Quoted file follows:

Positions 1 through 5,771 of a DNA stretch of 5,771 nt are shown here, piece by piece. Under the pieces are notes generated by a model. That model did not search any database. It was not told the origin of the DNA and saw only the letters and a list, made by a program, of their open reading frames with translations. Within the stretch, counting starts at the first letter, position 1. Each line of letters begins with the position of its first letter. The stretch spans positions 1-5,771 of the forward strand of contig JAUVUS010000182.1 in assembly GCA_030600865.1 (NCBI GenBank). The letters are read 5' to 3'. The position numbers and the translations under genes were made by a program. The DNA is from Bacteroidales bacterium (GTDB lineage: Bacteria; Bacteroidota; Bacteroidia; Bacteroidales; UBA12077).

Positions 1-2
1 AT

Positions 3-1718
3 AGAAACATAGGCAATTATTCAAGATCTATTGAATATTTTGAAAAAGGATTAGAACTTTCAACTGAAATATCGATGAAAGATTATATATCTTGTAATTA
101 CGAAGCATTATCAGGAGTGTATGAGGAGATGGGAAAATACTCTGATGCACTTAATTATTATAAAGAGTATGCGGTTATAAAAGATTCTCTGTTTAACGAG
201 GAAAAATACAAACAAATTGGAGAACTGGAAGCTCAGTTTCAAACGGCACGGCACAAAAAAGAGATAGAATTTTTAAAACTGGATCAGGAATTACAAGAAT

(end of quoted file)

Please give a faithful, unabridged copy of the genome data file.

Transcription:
Positions 1 through 5,771 of a DNA stretch of 5,771 nt are shown here, piece by piece. Under the pieces are notes generated by a model. That model did not search any database. It was not told the origin of the DNA and saw only the letters and a list, made by a program, of their open reading frames with translations. Within the stretch, counting starts at the first letter, position 1. Each line of letters begins with the position of its first letter. The stretch spans positions 1-5,771 of the forward strand of contig JAUVUS010000182.1 in assembly GCA_030600865.1 (NCBI GenBank). The letters are read 5' to 3'. The position numbers and the translations under genes were made by a program. The DNA is from Bacteroidales bacterium (GTDB lineage: Bacteria; Bacteroidota; Bacteroidia; Bacteroidales; UBA12077).

Positions 1-2
1 AT

Positions 3-1718
3 AGAAACATAGGCAATTATTCAAGATCTATTGAATATTTTGAAAAAGGATTAGAACTTTCAACTGAAATATCGATGAAAGATTATATATCTTGTAATTA
101 CGAAGCATTATCAGGAGTGTATGAGGAGATGGGAAAATACTCTGATGCACTTAATTATTATAAAGAGTATGCGGTTATAAAAGATTCTCTGTTTAACGAG
201 GAAAAATACAAACAAATTGGAGAACTGGAAGCTCAGTTTCAAACGGCACGGCACAAAAAAGAGATAGAATTTTTAAAACTGGATCAGGAATTACAAGAAT